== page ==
Ministry burnout, overload, and destructive stress lead to an abysmal survival rate for pastors today. For 20 years a friend of mine followed 105 pastors and discovered that only half remained in ministry. Many other statistics bear witness to the high fallout rate for pastors. Burnout, moral collapse, and the weight of ministry has shattered many dreams for Kingdom impact.
No pastor ever begins ministry with a goal to end up as a casualty of it. Unfortunately, unless many make systemic changes to their hearts and ministry pace, they too will end up a statistic. But, if you feel yourself on the road to burnout you can change your trajectory through this simple yet life-transforming exercise.
As I begin my new role from serving as a senior pastor to serving other pastors through coaching them and consulting their churches, I’ve used a tool that many coaches use to help people regain balance. It’s called a “Life Balance Wheel.”
It had its origins in the Middle Ages when few could read. Etched on many cathedrals, it visually represented the cycle of daily life: happiness, loss, suffering, and hope. For most people life offered little hope and the carved images instructed the common person about the inevitable change process in life.
Today we use the life balance wheel in a more positive way. It takes many forms, but this example captures its essence.
I’ve used this simple tool to capture the essence of strategic planning. Feel free to use it with your team. You might also find this tool helpful as well.
If you are a pastor or lead people in any way, criticism is a fact of life. We can learn from our critics or we can turn criticism into carnage.
Here are five ways to do that.
Cut yourself off from everybody who criticizes you. Stay far, far away from them. They are idiots so avoid them at all costs
Believe every criticism. It’s all true, every juicy morsel of it. Believe every word of it. Make it personal. Think about it all the time.
One of the greatest skills a pastor or leader can develop is to learn to listen well. Woodrow Wilson’s words below should cause every leader to evaluate his or her listening skills.
The ear of the leader must ring with the voices of the people.
We pay others a high compliment when we listen.
We affirm other’s God-given value when we listen.
We develop our own heart when we listen.
The father of the field of listening, Ralph Nichols, captures the essence of listening in these words.
The most basic of all human needs is the need to be understand and be understood. The best way to understand people is to listen to them.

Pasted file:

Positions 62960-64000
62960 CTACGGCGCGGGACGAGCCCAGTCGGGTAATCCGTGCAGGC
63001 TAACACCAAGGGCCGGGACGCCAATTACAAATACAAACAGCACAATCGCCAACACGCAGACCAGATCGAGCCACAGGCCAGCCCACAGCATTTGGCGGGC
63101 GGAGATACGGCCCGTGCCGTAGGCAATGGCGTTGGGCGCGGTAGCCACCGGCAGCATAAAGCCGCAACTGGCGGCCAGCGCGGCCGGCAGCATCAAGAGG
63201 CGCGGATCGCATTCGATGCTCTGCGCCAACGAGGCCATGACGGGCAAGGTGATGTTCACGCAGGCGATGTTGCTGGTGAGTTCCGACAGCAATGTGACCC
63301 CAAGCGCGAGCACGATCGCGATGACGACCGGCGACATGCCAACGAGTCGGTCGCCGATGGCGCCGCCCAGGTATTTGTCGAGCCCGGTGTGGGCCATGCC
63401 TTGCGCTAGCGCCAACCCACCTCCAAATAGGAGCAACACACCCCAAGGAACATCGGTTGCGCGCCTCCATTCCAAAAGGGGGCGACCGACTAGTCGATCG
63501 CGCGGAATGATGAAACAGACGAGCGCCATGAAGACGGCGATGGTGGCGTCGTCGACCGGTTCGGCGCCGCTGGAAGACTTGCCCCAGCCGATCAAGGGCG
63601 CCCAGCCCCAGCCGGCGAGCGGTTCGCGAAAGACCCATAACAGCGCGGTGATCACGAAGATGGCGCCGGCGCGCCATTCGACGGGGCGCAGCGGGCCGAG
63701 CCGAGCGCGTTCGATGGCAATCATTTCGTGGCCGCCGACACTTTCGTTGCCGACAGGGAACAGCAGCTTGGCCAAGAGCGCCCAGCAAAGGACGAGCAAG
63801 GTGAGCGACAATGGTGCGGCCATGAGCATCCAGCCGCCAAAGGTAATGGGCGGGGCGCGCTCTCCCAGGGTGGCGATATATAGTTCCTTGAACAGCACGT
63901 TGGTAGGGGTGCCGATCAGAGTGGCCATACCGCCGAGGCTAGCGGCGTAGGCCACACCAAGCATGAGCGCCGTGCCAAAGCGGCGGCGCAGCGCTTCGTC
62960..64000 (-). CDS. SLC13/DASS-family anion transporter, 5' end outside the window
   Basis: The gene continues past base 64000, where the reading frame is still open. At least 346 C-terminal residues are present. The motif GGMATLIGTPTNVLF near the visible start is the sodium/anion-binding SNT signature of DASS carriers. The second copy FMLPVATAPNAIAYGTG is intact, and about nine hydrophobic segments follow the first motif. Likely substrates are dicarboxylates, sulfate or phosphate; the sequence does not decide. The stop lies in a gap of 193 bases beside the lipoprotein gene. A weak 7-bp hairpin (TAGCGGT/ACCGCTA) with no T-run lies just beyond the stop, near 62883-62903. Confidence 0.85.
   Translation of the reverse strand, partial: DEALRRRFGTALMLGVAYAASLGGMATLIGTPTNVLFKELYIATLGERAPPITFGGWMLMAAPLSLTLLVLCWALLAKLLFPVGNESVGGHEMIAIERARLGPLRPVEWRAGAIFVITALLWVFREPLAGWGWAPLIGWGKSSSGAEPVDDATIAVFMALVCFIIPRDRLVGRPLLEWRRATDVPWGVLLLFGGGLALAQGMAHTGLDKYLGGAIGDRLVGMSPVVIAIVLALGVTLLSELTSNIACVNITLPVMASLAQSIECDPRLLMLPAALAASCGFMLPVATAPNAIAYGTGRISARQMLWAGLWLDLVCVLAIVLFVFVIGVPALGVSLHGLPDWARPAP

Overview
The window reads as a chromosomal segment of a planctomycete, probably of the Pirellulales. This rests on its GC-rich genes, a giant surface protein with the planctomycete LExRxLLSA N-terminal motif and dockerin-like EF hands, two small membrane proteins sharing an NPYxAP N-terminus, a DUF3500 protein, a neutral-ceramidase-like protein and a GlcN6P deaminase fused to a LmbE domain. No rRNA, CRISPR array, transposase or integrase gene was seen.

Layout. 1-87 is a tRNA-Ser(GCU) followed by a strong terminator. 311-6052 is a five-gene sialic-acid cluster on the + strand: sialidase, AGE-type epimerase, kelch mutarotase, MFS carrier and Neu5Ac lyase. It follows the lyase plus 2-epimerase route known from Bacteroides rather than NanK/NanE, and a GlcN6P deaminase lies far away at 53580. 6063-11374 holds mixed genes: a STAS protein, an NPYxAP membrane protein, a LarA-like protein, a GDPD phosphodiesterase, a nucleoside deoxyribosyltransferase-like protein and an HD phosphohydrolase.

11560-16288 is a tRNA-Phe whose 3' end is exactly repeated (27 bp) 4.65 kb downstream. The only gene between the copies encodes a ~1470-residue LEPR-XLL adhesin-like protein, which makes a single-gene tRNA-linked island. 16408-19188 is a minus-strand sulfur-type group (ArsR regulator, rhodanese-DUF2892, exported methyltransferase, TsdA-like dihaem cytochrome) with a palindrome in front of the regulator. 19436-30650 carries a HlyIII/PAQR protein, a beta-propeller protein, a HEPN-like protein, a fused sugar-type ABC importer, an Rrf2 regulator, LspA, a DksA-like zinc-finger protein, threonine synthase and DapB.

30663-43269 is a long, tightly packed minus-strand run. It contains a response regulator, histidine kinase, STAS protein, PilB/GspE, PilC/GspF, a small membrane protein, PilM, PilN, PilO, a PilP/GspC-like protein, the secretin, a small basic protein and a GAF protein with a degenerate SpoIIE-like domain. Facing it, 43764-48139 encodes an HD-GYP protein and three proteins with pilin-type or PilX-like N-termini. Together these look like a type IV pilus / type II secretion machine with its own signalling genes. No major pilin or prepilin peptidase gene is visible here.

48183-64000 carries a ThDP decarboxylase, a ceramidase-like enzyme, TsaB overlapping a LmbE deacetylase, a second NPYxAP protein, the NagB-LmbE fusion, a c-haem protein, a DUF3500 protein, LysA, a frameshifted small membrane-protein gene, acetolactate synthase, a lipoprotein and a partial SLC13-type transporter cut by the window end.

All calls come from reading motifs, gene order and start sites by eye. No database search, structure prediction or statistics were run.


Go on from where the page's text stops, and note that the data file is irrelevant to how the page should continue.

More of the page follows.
Through my 15-week coaching I’ve learned that we listen at several levels. Often we get stuck on the first level, the most elementary one. As you read the four levels below, ask yourself at which level do you usually listen.
Level 1-Listening TO…Internal Listening. At this level when we listen to others we mostly listen to our inner dialogue, our thoughts, our feelings, and what we plan to say once the other person has finished speaking. We focus on ourselves, our conclusions, our thoughts about the person/subject of conversation, and what the subject means to me. Unfortunately most listening happens at this level where it’s all about me.
If you follow my blog, you know I love to read. As a life-long learner I learn from others’ writings and I believe integrous writers should always give generous attribution to authors whose ideas they embrace or write about. That’s why I often reference my ideas. Recently I read Do More Great Work by Michael Stanier. It’s a short but good read.
Stanier takes the reader through simple exercises that helps him clarify when he is at his best. In my case, I read the book with an eye to discover when I lead at my best. This is especially important in my life now as I transition from a senior pastor role into a coach/consultant role for pastors and churches.
In one exercise I spent a few minutes choosing words that best describe me when I am at my best. For example, some of those words included poised, reflective, and focused. The next step, however, make this exercise stick. After I picked about 20 words and narrowed them to a dozen or so I then wrote opposite each word another contrasting word that would describe me when I’m not quite myself. I didn’t necessarily choose words opposite in meaning but ones more anemic in contrast to the others. Oppose to the three words above I chose diplomatic, distant, and intense.
When I chose the contrasting words it helped clarify my leadership vibe, that state of leadership toward which I should aim.
Here’s the list that contrasts when I’m at my best (on the left) and when I’m just ok (to the right).